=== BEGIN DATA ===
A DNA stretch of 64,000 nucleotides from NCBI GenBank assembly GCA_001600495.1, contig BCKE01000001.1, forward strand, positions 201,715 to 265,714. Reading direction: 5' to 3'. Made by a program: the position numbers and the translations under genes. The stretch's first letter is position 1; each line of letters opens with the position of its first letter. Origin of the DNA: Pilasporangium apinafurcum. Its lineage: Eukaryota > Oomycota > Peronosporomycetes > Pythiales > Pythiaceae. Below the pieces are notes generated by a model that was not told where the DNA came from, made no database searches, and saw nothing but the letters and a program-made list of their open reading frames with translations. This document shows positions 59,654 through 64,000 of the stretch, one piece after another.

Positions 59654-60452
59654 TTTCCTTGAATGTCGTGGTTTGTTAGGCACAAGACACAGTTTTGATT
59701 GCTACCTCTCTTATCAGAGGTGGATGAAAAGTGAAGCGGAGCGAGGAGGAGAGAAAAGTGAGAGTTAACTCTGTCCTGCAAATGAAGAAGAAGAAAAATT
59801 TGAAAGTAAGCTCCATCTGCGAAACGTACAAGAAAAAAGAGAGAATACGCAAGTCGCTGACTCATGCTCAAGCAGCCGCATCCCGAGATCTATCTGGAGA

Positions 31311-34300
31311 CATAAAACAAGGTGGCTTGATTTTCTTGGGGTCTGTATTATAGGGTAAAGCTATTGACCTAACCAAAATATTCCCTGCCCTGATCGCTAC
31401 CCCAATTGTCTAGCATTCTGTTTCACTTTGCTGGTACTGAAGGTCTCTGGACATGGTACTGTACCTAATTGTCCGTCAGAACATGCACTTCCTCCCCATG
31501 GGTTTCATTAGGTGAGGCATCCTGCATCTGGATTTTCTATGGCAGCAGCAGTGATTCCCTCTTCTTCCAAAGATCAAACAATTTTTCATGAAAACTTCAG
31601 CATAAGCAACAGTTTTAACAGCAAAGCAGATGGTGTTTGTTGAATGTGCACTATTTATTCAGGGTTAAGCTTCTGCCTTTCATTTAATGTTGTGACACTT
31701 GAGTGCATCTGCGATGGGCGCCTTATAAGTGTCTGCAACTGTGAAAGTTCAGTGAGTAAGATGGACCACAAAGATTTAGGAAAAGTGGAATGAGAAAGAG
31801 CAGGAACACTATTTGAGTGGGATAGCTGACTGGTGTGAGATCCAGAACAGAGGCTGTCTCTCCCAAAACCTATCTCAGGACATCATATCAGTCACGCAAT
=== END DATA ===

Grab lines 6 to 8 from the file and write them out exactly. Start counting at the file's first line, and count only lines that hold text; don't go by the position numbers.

Positions 31311-34300
31311 CATAAAACAAGGTGGCTTGATTTTCTTGGGGTCTGTATTATAGGGTAAAGCTATTGACCTAACCAAAATATTCCCTGCCCTGATCGCTAC
31401 CCCAATTGTCTAGCATTCTGTTTCACTTTGCTGGTACTGAAGGTCTCTGGACATGGTACTGTACCTAATTGTCCGTCAGAACATGCACTTCCTCCCCATG